# I Understanding the dispersion of waves

#### stephen8686

I am trying to learn about the dispersion of waves and used one of Walter Lewin's lectures (see below) as a source. I understand phase and group velocity and dispersion relations, but I don't understand when/what kinds of waves are prone to dispersion.
For example, a simple wave in the form $$y(x,t)=A_{0}sin(kx-wt)$$ will never disperse no matter what medium it's in because there are no "groups" to have a group velocity, right?

As I understand it, to have any dispersion you need a wave in the form $$y(x,t)=A_{0}sin(k_{1}x-w_{1}t)+A_{0}sin(k_{2}x-w_{2}t)=2A_{0}sin(k_{3}x-w_{3}t)cos(k_{4}x-w_{4}t)$$
But this is just the interference of two waves, so can you only have dispersion when you have more than one wave (of different frequency) interfering? So do pulses disperse because, looking at it from a Fourier analysis perspective, they are built from a bunch of waves of different frequencies?

thanks

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#### hutchphd

Only a pure frequency harmonic wave of infinite extent is a "simple" wave. For finite extent, there are more wavelengths involved (indeed they conspire to suppress the wave envelope at the ends) We always deal with finite extent, particularly in communications where it is vitally important.
The dispersion is as you describe it and Prof. Lewin can tell you the rest far better than I.

• stephen8686

#### Chestermiller

Mentor
My understanding is that waves disperse because of dissipative processes like viscosity that are present in all real fluids.

#### hutchphd

My understanding is that waves disperse because of dissipative processes like viscosity that are present in all real fluids.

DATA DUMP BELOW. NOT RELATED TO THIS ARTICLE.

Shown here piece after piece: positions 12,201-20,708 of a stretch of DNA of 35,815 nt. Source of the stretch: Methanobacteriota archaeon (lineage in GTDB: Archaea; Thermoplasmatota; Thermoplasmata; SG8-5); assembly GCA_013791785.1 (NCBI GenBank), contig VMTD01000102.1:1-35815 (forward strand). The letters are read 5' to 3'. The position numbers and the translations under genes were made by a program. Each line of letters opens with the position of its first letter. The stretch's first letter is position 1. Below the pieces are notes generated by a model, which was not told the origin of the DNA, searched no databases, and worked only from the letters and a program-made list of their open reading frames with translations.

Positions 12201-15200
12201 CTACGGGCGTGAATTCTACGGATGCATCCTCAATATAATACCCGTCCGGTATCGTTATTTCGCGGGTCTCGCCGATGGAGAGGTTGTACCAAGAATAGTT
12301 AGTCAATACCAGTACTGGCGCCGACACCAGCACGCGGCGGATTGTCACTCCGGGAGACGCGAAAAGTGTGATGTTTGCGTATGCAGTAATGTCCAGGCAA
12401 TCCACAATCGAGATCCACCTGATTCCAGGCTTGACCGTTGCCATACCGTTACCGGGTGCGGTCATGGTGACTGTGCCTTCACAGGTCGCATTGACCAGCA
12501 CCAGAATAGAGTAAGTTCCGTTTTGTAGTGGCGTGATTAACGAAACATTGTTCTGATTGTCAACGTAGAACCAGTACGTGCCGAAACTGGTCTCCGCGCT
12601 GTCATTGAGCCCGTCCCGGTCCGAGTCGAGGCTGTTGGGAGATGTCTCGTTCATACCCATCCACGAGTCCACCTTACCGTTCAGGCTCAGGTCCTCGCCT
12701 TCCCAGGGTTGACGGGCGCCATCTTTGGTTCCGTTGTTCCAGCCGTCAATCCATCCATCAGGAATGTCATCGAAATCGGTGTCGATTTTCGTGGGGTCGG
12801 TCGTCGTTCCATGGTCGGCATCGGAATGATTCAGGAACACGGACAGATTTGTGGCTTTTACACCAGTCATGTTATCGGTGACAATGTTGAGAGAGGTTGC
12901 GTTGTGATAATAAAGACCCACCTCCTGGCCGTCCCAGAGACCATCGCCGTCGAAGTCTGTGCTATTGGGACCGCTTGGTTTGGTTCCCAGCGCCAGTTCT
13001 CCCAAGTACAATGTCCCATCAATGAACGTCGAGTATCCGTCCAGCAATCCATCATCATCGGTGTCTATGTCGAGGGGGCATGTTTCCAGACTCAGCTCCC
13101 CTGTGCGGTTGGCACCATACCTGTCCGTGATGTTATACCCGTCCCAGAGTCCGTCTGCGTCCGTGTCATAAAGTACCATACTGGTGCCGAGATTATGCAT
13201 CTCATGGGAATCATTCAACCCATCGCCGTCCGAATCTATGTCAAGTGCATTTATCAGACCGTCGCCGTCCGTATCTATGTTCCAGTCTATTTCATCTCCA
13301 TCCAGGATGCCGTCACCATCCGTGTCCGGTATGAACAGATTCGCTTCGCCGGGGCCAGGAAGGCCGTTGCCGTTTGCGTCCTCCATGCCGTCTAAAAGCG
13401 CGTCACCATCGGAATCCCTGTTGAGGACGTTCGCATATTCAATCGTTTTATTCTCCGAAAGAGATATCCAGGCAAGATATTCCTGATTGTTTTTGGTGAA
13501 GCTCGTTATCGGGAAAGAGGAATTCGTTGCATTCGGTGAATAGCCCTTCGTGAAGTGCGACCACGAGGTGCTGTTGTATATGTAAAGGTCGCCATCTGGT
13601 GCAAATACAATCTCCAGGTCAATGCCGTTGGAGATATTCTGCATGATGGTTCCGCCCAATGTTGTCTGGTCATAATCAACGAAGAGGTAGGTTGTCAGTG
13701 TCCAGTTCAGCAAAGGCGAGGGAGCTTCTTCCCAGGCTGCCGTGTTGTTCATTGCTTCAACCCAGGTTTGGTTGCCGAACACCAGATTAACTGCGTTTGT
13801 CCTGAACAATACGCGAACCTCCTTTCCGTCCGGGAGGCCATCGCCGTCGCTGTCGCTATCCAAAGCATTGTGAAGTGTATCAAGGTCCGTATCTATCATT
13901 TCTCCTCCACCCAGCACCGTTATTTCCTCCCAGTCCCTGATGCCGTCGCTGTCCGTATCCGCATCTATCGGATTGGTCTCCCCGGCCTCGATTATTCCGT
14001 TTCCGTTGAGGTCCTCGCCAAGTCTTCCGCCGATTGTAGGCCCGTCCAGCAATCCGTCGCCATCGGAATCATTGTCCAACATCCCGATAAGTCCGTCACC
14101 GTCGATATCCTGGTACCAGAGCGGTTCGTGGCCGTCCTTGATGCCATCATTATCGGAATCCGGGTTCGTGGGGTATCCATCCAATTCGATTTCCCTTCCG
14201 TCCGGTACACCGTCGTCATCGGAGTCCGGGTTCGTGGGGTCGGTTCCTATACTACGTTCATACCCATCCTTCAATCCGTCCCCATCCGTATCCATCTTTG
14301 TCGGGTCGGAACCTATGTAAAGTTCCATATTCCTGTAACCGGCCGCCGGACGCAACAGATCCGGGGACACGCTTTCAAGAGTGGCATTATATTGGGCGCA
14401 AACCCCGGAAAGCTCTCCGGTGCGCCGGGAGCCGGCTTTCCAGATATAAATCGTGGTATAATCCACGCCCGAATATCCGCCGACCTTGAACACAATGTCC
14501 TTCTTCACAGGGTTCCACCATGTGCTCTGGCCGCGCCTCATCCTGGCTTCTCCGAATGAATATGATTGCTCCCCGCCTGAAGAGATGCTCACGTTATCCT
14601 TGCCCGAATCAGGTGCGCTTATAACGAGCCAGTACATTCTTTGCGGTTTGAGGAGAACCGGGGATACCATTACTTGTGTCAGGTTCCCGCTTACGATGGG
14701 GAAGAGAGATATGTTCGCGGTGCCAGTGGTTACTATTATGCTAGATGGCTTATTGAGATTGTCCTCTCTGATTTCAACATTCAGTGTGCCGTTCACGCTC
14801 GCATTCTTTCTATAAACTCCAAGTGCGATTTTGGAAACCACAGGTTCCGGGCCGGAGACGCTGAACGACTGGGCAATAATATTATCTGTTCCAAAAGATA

I don't think that is strictly true.
The proximate theoretical cause is that ω=ω(k) or equivalently that different wavelenths move at different speeds. The most common example is deep water waves where v=√(λg /2π). Also the dispersion in optical glass (which causes chromatic aberration) is present without concomitant dissipation.
Dissipative process can cause dispersion, but are not the most typical cause.

• Merlin3189

#### 256bits

Gold Member
concomitant
I had to look that word up.
As an adjective " natural, or associated".
I will have to use it 5 times, as they say, to burn it into my memory.

• hutchphd

#### sophiecentaur

Science Advisor
Gold Member
As I understand it, to have any dispersion you need a wave in the form
y(x,t)=A0sin(k1x−w1t)+A0sin(k2x−w2t)=2A0sin(k3x−w3t)cos(k4x−w4t)​
y(x,t)=A0sin(k1x−w1t)+A0sin(k2x−w2t)=2A0sin(k3x−w3t)cos(k4x−w4t)y(x,t)=A_{0}sin(k_{1}x-w_{1}t)+A_{0}sin(k_{2}x-w_{2}t)=2A_{0}sin(k_{3}x-w_{3}t)cos(k_{4}x-w_{4}t)
But this is just the interference of two waves, so can you only have dispersion when you have more than one wave (of different frequency) interfering?
If you take a (temporal) trace of that wave at some point, it will have a certain shape. Move along the path a bit and the (temporal) shape will not change if the two waves have the same speed (c). When c varies, the shape of the wave will change and that's dispersion. I think the devil is in the detail of what must be happening to the relative phases of the two waves as they progress in a non-dispersive medium ( the k's and the ω's). That's a sort of reality check with the evidence that pulse shapes don't change with distance without a dispersive medium.

• stephen8686

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